Home Lead 5 Tips to Foster an Inclusive Workspace During Ramadan

5 Tips to Foster an Inclusive Workspace During Ramadan

Inc. Arabia speaks to business coaches and experts for advice on how to promote an inclusive workplace for Muslims and non-Muslims during Ramadan.

By Inc.Arabia Staff
images header

As Ramadan kicks off for Muslims around the world, leaders have to strike a balance between remaining productive and ensuring that their workplaces accommodate people of different faiths. With more than 2 billion Muslims, many of whom fast during Ramadan, creating an environment that is comfortable--and productive--is key to gaining employee loyalty and ensuring that their workplace truly welcomes diversity. 

“Overall, the trend towards creating more inclusive and positive work environments is gaining momentum globally, with organizations recognizing the benefits of fostering a diverse and supportive workplace culture for employees and the overall success of the business,” Egypt-based life coach Doha Zuhair tells Inc. Arabia. 

Dubai-based life coach Yasmine Khalifa stresses that diversity and inclusion can benefit companies by improving their productivity, attracting talent, and encouraging knowledge-sharing. “In my experience, inclusion is very important for the overall organization's productivity as well as its individuals. Inclusion encourages the development of employee skills and cements their loyalty to the job and the company environment," she tells us. 

Here are some tips on how to cultivate diversity and inclusion while respecting people of different faiths during Ramadan:

1.    Educate yourself and your team

Start by educating yourself and your team about Ramadan, its significance, and observance practices. Encourage conversations about cultural and religious practices, and promote understanding and respect among team members. For practicing Muslims, this also means being considerate of them during lunch meetings or when planning team meals. 

“While some people who fast prefer not to be around food during fasting hours, others might not mind. Offering a designated space for non-fasting employees to eat or adjusting the timing of shared meals can be thoughtful gestures,” says Salma El-Shurafa, leadership facilitator and executive coach. 

2.    Offer flexible working hours 

All the experts we spoke to said that encouraging flexible working hours is more productive and profitable for any organization--but especially during Ramadan. 

“In my experience, offering flexible working hours is 3 times more productive than the 9-to-5 model,” says business mentor and CEO of Transcend, Hossam Abdel Ghafar. His advice to employers is to enforce flexible working hours all year. If you can’t, then at least implement them during Ramadan. 

“By adjusting work hours and providing spaces for prayer and rest, organizations directly support the physical and mental well-being of employees observing Ramadan. Such accommodations increase job satisfaction, as employees feel their religious practices are respected and supported. This reduces stress levels and improves overall job satisfaction,” says El-Shurafa.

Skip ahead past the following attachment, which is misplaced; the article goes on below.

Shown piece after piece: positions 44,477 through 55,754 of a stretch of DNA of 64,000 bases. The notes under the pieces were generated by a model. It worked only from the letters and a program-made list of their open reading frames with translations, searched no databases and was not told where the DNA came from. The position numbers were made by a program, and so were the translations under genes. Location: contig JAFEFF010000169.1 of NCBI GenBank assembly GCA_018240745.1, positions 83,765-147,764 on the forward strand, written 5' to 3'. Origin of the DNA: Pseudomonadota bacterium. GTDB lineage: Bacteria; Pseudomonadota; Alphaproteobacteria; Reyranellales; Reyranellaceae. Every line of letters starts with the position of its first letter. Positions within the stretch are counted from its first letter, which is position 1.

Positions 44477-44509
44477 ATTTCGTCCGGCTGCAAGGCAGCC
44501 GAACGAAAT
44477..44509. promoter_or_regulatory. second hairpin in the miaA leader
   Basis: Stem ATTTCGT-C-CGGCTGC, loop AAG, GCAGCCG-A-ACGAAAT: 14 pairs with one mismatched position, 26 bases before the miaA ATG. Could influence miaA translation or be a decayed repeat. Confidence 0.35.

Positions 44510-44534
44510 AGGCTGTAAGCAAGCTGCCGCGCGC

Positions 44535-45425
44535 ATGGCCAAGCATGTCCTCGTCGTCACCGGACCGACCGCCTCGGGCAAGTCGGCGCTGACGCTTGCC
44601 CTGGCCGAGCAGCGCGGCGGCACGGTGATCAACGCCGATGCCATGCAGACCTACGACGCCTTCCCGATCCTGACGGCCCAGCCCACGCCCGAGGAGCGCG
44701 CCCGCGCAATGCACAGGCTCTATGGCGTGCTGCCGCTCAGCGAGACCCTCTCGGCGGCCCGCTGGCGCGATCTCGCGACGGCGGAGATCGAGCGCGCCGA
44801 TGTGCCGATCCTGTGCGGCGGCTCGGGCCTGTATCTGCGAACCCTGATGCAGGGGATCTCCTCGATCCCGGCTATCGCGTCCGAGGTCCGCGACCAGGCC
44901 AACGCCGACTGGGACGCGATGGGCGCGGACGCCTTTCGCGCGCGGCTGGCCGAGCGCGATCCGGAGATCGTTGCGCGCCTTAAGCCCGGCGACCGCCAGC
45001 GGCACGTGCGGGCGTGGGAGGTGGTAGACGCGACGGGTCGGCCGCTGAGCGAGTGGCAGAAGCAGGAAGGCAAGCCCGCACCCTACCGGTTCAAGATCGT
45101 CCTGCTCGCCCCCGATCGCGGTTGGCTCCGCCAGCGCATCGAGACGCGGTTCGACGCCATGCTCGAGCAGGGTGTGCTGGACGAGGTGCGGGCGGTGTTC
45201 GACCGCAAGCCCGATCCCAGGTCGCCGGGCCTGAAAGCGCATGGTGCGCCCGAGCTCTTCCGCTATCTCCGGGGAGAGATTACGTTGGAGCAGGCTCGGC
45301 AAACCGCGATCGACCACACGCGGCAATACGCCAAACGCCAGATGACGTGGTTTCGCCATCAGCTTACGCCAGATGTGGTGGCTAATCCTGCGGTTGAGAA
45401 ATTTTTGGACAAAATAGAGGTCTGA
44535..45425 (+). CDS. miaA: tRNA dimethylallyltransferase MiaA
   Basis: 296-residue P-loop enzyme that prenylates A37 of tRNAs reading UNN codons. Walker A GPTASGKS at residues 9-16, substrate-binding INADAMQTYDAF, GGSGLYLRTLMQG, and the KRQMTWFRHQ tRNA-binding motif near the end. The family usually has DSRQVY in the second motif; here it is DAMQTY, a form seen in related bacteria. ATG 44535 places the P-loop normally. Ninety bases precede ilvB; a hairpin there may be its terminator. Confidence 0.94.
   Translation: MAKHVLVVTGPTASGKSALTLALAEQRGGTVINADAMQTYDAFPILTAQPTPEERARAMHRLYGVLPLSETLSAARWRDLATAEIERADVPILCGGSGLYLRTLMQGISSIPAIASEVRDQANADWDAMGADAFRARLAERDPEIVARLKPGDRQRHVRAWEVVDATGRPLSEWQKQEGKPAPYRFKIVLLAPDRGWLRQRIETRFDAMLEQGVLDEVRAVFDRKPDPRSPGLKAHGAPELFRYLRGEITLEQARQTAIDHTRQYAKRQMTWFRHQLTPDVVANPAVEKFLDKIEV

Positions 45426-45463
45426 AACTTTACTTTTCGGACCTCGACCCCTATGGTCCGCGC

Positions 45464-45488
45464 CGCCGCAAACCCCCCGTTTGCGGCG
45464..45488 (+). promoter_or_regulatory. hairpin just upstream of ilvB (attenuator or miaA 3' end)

By accommodating employees’ needs, companies can also demonstrate their commitment to diversity and inclusion, improve team dynamics, attract and retain talent, and improve their reputation in general, she adds.  

3.    Trust Your Team

Give your team the option to manage their own time and trust that they will do so responsibly. Set targets and make sure that they achieve them in order to hold them accountable. 

“If you don’t trust your people, lay them off. It is better for you and for the business. But if you trust your employees, delegate and judge people according to their objectives and deliverables, not how long they stay at the office,” says Abdel Ghaffar. 

4.    Show Empathy--But Respect Boundaries

Khalifa tells us that, while it’s difficult for managers to accommodate everyone on their team, empathy and a deep understanding of different cultures can act as a clear example of tolerance and inclusion. 

"I had a French manager who was surprised when he found out that fasting for Muslims requires not drinking water. He insisted on trying it out for himself. When he failed to fast for one day, he started to regard fasting as an extraordinary power. It made him keen to show empathy and support during Ramadan,” she tells us.

El Shurafa stresses the importance of striking a balance between accommodating and respecting people of different faiths and understanding that people express their faith in different ways. 

“Showing interest in Ramadan and asking respectful questions is generally welcome. However, it's crucial to be mindful of personal boundaries and avoid making assumptions or intruding into personal religious practices,” says El Shurafa.

5.    Cultivate CQ Through Training

Provide diversity and inclusion training to educate employees on the importance of diversity and inclusion in the workplace.

Khalifa gives an example of how Dubai has evolved from a city that prohibited eating and drinking in public to a place that celebrates the culture of Ramadan without regulating individual consumption. "When I first moved to Dubai 3 years ago, I wasn’t allowed to eat or drink in public spaces. Today, these rules have changed. Ramadan vibes and culture are celebrated instead of being regulations to be followed," Khalifa tells us. 

El-Shurafa tells us Cultural Quotient (CQ) has helped to cultivate more diverse workplaces in both Arab and Muslim-majority countries, as well as in non-Muslim ones, while still respecting the religious and cultural significance of religious times like Ramadan."These adjustments highlight the critical role of Cultural Intelligence or Cultural Quotient (CQ) in navigating societal changes, balancing openness with respect for tradition," says El-Shurafa. 

Last update:
Publish date: